|Philip Millard — 02-Jan-2010 6.56 PM|
Yes, I agree that the two photos may well have been taken on the same day. Curious that the Royal Train is travelling on the up slow line. Or did Victoria not wish to exceed 40mph or whatever?
Two small points - at that date the communication cord was still the Harrison cord system, by no means entirely reliable. Perhaps this is why the LNWR felt it necessary to provide a watchman in the rear-facing shelter, although I doubt if from that position he would have been able to see any gestures or arms waving from the side windows of the carriages. And would not there have also been a guard riding in the leading brake van?
As you say, so much for security. I doubt if the movements of Royalty are advertised in advance today.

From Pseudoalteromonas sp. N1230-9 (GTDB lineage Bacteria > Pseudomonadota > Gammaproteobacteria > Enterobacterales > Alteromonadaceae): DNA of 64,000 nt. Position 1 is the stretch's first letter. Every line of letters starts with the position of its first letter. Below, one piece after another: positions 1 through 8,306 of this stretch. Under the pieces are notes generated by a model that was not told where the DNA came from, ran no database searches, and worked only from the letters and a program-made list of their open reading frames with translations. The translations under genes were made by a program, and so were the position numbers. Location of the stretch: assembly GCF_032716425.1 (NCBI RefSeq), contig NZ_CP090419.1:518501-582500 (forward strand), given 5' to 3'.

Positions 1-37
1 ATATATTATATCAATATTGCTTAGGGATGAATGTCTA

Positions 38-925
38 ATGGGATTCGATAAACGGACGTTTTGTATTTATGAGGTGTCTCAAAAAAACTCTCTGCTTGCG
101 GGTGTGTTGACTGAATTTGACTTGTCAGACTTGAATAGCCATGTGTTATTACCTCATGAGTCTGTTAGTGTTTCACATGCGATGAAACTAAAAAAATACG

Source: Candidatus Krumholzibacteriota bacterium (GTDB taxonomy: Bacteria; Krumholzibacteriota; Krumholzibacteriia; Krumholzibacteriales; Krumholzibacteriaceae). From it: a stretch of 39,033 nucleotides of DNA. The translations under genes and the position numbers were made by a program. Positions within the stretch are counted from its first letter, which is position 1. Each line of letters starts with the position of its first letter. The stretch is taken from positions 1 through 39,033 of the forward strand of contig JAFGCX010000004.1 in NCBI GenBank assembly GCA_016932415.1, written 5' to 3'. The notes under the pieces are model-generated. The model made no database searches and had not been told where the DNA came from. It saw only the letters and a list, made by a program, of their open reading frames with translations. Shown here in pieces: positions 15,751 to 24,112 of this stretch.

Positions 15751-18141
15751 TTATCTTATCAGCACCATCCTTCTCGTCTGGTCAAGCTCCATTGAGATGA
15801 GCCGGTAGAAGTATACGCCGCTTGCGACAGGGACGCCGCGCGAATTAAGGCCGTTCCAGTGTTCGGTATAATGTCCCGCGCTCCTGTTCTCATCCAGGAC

|Robert Graham — 29-Jan-2010 11.17 AM|
|More likely to be Castlethorpe than Whitmore as there is no bridge by the Whitmore troughs (circa 1942).|
|Harry Jack — 04-Feb-2010 11.33 AM|
|The bridge over the north end of Whitmore troughs carried a lane from Madeley Park Farm and is shown on OS maps surveyed in 1949. There is a fine photograph of this bridge, taken in 1877, reproduced on an official L&NWR postcard (1904), in Richard Foster's article on water troughs in the British Railway Journal's special London & Birmingham edition (1989), in Ted Talbot's Railways in and around Stafford (1994) and in several other books and articles.|
|Philip Millard — 06-Feb-2010 8.19 AM|
|One more time - for the avoidance of any doubt, and for the benefit of generations yet unborn, the location is without any doubt Whitmore, not Castlethorpe.|
|Ted Talbot — 22-Feb-2010 2.44 PM|
As I see it, there are two main purposes to this Mystery Photo feature, both valuable: first, to help identify details of photographs, so as to add to the pool of knowledge about the LNWR; second to cater for people such as Lynda - let us hope there are many more like her - who look at the Webb site in search of interest and information on the LNWR but perhaps rarely make contributions.